Know the Risks of Year-End Mutual Fund Purchases
When it comes to investing, most experts offer the same advice: If you are a typical mutual fund buyer saving for college or retirement, don't try to time the market. It's a loser's game.
Except that you might tweak your timing a little -- just a little -- at the end of the year, or you may get hit with a tax bill on year-end capital gains distributions that you don't deserve. Because stocks have done well in recent years, many funds are sitting on large profits that could create big tax bills.
"Many mutual funds are expected to make sizable capital gains distributions this year," says Mike Piershale, president of Piershale Financial Group in Crystal Lake, Illinois. "Some funds are paying out gains for the simple reason that the securities hit the manager's price targets."
Other funds, he says, trigger taxes by selling profitable holdings to pay cash to shareholders who are pulling out, disappointed by this year's lackluster results, or who want to move to funds less likely to trigger big year-end tax bills in the future.
"This has triggered capital gains in a year where the stock market has not done that well," he says.
What are year-end distributions? Year-end distributions are payments to investors of any profits earned on holdings like individual stocks or bonds that the fund managers sold during the year. If the fund is held in a taxable account, the distributions are taxed as long- or short-term capital gains. Of course, there's no tax if the fund is in a tax-favored account such as an IRA or 401(k).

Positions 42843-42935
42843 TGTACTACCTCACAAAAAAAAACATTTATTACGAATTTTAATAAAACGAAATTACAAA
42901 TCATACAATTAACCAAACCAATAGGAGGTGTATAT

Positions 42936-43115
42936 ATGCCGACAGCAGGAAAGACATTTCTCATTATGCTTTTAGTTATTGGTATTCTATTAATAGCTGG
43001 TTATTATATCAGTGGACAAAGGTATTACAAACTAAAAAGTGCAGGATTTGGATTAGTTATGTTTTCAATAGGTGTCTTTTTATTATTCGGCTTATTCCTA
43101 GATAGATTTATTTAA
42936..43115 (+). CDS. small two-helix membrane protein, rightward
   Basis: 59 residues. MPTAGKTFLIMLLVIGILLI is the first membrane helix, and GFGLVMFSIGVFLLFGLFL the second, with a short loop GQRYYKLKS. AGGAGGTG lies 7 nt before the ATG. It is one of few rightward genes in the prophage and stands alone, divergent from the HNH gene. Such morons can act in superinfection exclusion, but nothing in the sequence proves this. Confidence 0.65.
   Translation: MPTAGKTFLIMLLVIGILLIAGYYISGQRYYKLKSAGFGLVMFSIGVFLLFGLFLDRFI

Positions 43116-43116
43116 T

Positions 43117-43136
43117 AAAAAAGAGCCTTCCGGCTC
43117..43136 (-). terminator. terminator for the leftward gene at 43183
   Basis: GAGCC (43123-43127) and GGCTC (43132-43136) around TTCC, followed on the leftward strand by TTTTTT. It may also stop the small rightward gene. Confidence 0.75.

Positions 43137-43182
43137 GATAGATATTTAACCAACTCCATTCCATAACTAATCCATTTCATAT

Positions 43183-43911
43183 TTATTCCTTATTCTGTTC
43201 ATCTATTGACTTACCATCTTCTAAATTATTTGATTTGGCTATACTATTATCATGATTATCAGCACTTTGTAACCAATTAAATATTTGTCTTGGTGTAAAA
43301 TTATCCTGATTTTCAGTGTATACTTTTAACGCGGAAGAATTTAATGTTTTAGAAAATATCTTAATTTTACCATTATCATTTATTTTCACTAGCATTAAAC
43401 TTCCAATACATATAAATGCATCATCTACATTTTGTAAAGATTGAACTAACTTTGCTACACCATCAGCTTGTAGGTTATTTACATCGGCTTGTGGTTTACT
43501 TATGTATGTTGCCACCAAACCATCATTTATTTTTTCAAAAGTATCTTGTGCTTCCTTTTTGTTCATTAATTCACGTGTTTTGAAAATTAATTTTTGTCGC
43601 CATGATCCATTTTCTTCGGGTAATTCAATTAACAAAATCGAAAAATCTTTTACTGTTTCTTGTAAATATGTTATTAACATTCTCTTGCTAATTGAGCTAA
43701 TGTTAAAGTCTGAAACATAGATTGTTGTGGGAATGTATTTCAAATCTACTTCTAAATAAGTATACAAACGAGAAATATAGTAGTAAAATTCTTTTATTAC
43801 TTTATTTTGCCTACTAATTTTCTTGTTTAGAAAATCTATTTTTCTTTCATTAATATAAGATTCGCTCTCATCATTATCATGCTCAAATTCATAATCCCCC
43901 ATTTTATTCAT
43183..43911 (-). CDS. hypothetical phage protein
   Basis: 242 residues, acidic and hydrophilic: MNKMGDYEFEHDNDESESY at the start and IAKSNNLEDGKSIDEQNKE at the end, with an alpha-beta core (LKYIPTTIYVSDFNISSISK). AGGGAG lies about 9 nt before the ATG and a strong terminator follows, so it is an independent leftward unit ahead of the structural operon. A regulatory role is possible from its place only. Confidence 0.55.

The tax is owed even if you use the distribution to automatically buy more shares of the fund. That means you may have to dig up cash from somewhere else to pay the tax.
Although there are no industrywide figures yet for this year's distributions, Morningstar, the market-data firm, predicts that many funds will make "sizable" payouts, in a few cases amounting to 25 percent of a fund's net asset value, or share price.
If you've owned the fund for some time, you might be philosophical about these distributions. After all, they are profits, and that's what investors want. But if you invest in the fund just before the distribution is made, you'd pay a tax even though you hadn't owned the fund long enough to share in those gains.
Imagine, for example, that the fund started the year at $8 a share, and held stocks that soared, driving its price to $10 a share by the time you invested on Dec. 1. You wouldn't have enjoyed that $2 gain. Now suppose the managers sold those winning stocks and paid out $2 a share on Dec. 15. You'd get $2 for every share you owned, but your share price would drop back to $8, reflecting the cash removed from the fund's holdings. You wouldn't have lost money, but you'd have to pay tax on the $2.
That could be 30 cents a share assuming a 15 percent tax rate on long-term capital gains. It could be higher if some or all of the $2 came from short-term capital gains, for investments the fund had held for a year or less, because short-term gains are taxed at income tax rates as high as 39.6 percent.
Joseph P. Kalmanovitz, director of advisory services at Stonegate Capital Advisors in Scottsdale, Arizona, notes an especially unwelcome possibility: having to pay tax on a distribution even though the fund has lost value during the year. "The reason this can occur is because even if a fund's net asset value has declined during the year, the fund manager may have sold appreciated securities that have been in the portfolio a long time, and those gains still must be distributed to shareholders at the end of the year," he says.